When Women Are Good to Each Other

I love women and I love being a woman. Some people might call me a feminist. On a drunken night out one of my colleagues told me that she imagined me burning my bras. I was flattered.

Feminism has become a dirty word these days. It evokes images of radical lesbians and man-haters who don’t wax their underarms. For the record I love all kinds of men and my armpits are hair-free.

What I don’t love is injustice against women and inequality for women. I simply cannot comprehend nor accept women being treated differently to men based on gender. Cannot. Will not. And I’m vocal about it. This includes the expectation that women will change their name upon marriage and gender roles in the home.

Deep down I believe that women are superior to men on many levels and I believe that men must embrace their natural femininity if we are ever going to achieve equality at home and at work. But that’s another post.

Today I want to write about what happens when women are good to each other because we all know that sometimes we can be our own worst enemies. We can be competitive, bitchy, judgmental, unsupportive and unforgiving of each other in regards to issues ranging from fashion, career, lifestyle and mothering choices.

But when women are good to each other the results are uplifting, empowering and inspiring.

Yesterday I had about 20 women at my home to celebrate the impending birth of my second daughter. She is due in a week and I deliberately made the event as close to the due date as possible because I wanted to bask in the glow of positive female energy as I approach the birth. (This might sound crazy but new studies suggest being amongst female friends releases oxytocin, the brain chemical responsible for producing feelings of love, contentment, calmness, trust and empathy.)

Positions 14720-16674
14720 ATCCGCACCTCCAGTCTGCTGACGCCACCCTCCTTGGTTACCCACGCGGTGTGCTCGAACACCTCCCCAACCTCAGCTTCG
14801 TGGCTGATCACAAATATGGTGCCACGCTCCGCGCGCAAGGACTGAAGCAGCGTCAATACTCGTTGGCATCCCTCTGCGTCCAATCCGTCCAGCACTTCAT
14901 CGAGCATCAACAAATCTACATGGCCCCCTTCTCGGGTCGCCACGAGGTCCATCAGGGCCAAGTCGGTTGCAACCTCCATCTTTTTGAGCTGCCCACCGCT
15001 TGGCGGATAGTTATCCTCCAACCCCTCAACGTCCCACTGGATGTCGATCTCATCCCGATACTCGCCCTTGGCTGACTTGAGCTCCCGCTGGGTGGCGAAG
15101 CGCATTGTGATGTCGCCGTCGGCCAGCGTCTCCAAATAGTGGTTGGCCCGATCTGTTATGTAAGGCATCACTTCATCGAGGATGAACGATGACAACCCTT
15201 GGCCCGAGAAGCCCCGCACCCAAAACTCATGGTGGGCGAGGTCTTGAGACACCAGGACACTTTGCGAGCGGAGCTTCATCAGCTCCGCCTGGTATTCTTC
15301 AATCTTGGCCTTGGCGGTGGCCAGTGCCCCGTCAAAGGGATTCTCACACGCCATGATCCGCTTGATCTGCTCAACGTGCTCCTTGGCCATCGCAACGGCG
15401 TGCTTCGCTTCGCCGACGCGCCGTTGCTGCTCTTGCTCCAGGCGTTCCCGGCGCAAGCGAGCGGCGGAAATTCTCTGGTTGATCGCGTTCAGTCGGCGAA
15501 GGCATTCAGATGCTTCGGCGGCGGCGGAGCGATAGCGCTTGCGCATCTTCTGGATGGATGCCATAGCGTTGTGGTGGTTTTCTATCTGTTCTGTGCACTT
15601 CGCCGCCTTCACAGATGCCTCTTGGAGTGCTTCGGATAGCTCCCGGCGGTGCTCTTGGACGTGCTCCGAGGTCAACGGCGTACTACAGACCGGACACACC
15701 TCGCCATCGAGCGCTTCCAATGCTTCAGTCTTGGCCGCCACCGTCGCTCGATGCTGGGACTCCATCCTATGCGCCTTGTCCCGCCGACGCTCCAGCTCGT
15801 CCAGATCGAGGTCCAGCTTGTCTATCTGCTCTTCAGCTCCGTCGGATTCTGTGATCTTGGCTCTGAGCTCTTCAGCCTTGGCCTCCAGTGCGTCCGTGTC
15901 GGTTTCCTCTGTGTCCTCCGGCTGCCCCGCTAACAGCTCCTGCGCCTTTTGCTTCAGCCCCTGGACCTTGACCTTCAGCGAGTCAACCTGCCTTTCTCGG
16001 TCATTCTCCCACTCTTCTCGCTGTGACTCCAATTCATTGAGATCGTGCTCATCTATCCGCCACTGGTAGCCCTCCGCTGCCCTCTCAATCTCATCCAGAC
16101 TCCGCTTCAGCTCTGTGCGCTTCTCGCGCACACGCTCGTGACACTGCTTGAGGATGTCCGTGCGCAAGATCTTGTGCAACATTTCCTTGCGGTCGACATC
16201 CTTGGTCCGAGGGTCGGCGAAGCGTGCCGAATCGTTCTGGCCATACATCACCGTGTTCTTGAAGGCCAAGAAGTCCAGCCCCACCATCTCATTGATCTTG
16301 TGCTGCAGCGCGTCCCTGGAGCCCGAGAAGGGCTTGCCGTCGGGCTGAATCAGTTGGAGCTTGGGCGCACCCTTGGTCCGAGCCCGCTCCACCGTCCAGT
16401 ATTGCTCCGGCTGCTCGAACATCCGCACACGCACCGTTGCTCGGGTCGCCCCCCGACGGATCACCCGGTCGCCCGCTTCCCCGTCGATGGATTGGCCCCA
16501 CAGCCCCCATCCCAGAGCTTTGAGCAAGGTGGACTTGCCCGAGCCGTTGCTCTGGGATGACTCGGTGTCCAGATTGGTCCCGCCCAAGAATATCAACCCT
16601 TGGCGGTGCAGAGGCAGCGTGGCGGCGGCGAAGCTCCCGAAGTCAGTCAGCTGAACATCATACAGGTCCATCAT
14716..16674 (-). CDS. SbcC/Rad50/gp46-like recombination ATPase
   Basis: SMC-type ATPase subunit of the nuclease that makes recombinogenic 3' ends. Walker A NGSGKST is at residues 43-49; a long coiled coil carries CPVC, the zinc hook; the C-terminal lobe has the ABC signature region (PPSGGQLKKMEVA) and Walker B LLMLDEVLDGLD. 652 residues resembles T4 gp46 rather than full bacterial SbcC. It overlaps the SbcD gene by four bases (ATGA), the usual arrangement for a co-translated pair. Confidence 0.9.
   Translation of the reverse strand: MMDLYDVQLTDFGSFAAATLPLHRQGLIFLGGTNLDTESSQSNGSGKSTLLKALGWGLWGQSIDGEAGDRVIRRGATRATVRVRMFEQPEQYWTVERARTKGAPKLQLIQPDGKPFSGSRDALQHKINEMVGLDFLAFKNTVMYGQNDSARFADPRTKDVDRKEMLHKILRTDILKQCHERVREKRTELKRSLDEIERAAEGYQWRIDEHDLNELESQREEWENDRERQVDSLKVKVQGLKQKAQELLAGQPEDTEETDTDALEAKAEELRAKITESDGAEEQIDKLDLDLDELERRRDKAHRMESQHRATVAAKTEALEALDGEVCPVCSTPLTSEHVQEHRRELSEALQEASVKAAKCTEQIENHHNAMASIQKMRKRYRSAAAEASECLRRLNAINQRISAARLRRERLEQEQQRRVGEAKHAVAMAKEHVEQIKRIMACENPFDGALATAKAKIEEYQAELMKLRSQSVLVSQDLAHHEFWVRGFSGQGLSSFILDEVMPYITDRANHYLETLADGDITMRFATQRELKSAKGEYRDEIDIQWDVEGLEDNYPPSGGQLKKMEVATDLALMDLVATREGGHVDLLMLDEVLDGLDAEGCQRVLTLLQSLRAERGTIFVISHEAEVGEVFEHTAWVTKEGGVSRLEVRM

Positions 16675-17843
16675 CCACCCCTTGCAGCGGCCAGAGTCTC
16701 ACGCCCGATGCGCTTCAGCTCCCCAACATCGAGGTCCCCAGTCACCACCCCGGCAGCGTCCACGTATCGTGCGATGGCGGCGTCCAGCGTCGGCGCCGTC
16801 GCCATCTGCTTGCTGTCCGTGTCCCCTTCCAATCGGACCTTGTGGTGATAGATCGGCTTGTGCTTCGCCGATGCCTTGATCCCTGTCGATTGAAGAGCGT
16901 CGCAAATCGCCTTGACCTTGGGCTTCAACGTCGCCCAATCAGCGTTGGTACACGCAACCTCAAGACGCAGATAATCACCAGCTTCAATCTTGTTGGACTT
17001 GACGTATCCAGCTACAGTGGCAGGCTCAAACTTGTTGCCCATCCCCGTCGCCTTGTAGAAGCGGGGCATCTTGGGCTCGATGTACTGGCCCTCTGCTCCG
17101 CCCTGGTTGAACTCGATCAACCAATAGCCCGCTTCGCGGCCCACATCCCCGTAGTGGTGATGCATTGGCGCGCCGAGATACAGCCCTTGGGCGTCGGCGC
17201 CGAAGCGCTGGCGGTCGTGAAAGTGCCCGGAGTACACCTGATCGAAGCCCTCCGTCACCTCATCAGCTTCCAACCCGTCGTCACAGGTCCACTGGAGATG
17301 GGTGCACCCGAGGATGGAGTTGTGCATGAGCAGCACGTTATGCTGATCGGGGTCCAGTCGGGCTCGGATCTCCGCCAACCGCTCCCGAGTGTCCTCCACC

I was surrounded by my mother and mother-in-law, my daughter, two sisters, aunts and my closest girlfriends. We formed a circle around my birth altar, which was adorned with candles and flowers. We let barriers down, opened our hearts and celebrated a new life and the amazing journey of motherhood. We participated in a couple of birth rituals and then did what we do best: talked and ate.

After feasting I beached myself on the floor in the room that I am preparing to give birth in. In one corner a girlfriend breastfed her baby, in another my daughter was beading necklaces for everyone. There was music playing, a small circle of smokers in the backyard and laughter throughout the house.

I believe that our greatest strength as women is our ability to communicate honestly and articulately but sometimes we are afraid of this power or we misuse it. What unfolded in my home yesterday was my version of feminism: women of all ages, backgrounds and life experiences coming together in joy to support and nurture one another. When women dare to reach out to each other we affirm our individual and collective beauty and brilliance. I love it.

I’m still basking in my good fortune and there wasn’t a hairy armpit in sight.

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